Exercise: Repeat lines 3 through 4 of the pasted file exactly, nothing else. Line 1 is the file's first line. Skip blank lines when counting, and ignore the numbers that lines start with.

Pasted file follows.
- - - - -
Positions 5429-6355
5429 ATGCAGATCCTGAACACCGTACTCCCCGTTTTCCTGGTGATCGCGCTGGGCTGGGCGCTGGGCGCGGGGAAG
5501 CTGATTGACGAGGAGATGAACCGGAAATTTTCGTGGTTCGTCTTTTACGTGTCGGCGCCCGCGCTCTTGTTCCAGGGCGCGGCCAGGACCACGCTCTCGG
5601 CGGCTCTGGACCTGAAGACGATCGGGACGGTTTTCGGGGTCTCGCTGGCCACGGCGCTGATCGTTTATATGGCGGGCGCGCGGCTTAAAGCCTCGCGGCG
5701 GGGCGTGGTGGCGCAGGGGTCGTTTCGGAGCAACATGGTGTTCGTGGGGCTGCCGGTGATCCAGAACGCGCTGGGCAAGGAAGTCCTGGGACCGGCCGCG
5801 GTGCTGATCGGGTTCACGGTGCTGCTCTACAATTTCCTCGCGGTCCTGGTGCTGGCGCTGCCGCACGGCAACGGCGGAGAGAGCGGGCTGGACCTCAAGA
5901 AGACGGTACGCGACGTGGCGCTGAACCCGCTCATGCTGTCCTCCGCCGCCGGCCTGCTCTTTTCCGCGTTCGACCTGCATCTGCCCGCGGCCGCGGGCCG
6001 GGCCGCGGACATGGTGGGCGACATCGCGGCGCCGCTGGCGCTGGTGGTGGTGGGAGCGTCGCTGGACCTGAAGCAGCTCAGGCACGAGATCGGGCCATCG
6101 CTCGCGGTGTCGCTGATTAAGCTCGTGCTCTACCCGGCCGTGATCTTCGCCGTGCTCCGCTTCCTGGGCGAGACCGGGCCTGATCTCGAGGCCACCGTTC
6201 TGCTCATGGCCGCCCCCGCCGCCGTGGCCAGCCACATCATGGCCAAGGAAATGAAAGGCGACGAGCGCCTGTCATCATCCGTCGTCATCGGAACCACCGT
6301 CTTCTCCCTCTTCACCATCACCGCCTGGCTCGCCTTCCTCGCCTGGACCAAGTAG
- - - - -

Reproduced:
5501 CTGATTGACGAGGAGATGAACCGGAAATTTTCGTGGTTCGTCTTTTACGTGTCGGCGCCCGCGCTCTTGTTCCAGGGCGCGGCCAGGACCACGCTCTCGG
5601 CGGCTCTGGACCTGAAGACGATCGGGACGGTTTTCGGGGTCTCGCTGGCCACGGCGCTGATCGTTTATATGGCGGGCGCGCGGCTTAAAGCCTCGCGGCG